Thursday, September 2, 2010

The new car "jacking"? Car "hacking"?

Have you bought a new car lately?  You probably have more computing power under the hood then your first home computer had!  With the complexity of the computer systems and logic in your automobile comes a potential for hacking.  Just like you needed some new thing to worry about!  

Technology gizmos and gadgets typically outpace "security".  My theory, which is also shared by some of my colleagues, is that the provider of the gadget (Facebook, Iphone, Droid, Laptop, Car) has a very tight delivery cycle.  In addition, some companies seem to find that their best way to learn about design flaws with new gadgets is by releasing the product.  They learn from how their customers use it and then, eventually, how it is exploited.  Perhaps if a company tried to imagine every iteration of use and exploit before deploying, the product may never make it to market.  

So, could someone take control of your car to steal it, cause the driver harm, convince the driver to pull over for "urgent maintenance" or ruin the car?  According to some experts, the answer is yes but heavily caveated - cars are still relatively safe from criminal hackers but the flaws found during recent tests are something that should be addressed.   For starters, they would need to physically connect into the computer systems under your car's hood,  or hack into networks such as General Motors' OnStar, or have very close access to your car to carry out any evil deeds.  

See the sources posted at the bottom for more information.

According to the POPSCI article, a team of scientists at the University of Washington and University of San Diego was assembled to see what they could hack.  The research team wrote their hacking code, affectionately called "CarShark", and accomplished these tasks:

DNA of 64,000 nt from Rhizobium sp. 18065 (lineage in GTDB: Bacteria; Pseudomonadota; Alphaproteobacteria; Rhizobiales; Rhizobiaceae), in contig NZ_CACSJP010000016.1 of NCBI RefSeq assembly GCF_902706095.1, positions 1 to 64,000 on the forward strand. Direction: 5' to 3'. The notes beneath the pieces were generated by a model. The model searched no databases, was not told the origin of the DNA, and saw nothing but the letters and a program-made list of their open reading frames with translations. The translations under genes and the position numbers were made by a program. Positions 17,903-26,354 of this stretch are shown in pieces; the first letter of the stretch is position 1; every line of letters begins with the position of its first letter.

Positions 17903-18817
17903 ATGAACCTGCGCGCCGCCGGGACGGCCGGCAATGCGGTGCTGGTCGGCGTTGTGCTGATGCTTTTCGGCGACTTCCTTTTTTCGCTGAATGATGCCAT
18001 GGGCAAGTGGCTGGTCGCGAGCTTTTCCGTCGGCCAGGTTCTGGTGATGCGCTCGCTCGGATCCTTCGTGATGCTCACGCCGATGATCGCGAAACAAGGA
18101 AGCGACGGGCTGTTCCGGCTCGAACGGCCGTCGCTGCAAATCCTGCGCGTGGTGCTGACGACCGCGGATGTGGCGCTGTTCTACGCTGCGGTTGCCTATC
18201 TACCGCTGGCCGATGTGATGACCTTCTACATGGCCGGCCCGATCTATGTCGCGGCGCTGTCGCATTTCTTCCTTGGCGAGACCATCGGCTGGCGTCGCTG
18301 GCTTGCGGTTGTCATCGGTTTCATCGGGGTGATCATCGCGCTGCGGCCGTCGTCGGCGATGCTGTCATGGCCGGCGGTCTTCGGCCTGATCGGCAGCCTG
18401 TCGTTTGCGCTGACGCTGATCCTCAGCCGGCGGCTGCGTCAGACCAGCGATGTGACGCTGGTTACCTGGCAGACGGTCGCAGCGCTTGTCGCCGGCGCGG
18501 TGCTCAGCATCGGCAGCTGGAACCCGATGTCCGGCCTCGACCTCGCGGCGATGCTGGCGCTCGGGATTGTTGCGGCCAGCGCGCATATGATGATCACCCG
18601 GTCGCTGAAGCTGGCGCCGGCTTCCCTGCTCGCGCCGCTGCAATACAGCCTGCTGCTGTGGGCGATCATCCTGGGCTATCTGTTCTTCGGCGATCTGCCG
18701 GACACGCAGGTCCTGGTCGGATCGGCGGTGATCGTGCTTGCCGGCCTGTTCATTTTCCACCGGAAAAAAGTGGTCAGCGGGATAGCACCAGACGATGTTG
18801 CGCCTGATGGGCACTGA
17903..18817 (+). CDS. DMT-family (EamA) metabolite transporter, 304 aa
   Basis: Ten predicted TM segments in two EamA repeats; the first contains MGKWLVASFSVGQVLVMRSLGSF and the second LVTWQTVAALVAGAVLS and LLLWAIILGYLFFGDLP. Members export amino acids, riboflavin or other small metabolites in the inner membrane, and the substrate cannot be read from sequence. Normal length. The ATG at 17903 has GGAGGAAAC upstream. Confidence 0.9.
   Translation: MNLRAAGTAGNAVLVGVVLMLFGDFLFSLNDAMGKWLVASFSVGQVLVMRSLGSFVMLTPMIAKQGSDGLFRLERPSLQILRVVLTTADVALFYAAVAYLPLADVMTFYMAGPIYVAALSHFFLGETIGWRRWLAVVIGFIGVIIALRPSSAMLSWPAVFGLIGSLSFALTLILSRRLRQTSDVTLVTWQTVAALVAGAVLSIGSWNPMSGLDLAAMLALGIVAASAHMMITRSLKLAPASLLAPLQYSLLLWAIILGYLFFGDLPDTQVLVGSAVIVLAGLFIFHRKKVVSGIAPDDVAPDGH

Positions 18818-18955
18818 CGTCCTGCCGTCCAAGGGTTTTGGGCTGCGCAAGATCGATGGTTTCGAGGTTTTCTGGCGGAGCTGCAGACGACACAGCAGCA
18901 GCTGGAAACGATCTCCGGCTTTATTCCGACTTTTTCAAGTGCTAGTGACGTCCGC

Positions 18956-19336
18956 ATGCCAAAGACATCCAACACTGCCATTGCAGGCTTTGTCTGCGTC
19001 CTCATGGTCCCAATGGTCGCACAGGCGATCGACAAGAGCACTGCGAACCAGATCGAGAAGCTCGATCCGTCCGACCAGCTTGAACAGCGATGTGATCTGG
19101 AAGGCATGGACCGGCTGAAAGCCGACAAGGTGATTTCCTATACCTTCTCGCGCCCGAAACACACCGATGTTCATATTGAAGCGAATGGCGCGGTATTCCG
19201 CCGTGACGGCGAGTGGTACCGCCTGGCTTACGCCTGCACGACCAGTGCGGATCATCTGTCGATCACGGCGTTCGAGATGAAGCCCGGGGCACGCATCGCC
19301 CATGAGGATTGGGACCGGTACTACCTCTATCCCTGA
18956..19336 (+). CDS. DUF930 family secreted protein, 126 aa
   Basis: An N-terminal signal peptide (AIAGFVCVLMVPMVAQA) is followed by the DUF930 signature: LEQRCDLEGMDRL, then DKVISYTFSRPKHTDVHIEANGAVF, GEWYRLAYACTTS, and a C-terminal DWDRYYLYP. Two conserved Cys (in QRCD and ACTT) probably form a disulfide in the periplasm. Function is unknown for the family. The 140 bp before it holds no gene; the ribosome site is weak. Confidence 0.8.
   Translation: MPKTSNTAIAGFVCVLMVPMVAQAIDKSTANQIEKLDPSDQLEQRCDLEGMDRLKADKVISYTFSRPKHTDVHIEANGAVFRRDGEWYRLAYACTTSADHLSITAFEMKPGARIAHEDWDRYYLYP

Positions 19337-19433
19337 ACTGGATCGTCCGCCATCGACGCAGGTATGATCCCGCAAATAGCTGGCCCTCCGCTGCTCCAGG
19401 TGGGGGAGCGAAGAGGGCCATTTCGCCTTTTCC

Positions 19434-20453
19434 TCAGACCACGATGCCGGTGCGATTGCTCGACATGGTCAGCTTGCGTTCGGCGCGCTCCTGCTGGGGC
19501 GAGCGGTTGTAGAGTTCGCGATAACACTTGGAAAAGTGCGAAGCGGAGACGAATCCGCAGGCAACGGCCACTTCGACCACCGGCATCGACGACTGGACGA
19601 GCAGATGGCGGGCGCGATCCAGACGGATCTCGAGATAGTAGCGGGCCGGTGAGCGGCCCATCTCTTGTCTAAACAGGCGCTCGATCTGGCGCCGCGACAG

-turned off brakes in a MOVING car
-changed the reading on the speedometer
-blasted the radio volume
-turned the heat up high
-locked passengers inside the car

In another study, scientists from Rutgers University and University of South Carolina, were able to hack into a car's computer system, take over the wireless tire pressure system, and sent false low-air pressure warnings to the car.  They did have to travel closely to the target car to intercept the signal and send the false messages.  

Blog Post by Bruce Schneier, "Hacking Cars Through Wireless Tire-Pressure Sensors",  August 17, 2010.

Christian Science Monitor Article, "Scientists hack into cars' computers -- control brakes, engine", Mark Clayton, August 13, 2010.

PCWorld Article, "Car Hackers Can Kill Brakes, Engine, and More", Robert McMillan, IDG News, May 13, 2010.

POPSCI Article, "Proof of Concept CarShark Software Hacks Car Computers, Shutting Down Brakes, Engines, and More", Rebecca Boyle, May 14, 2010.  

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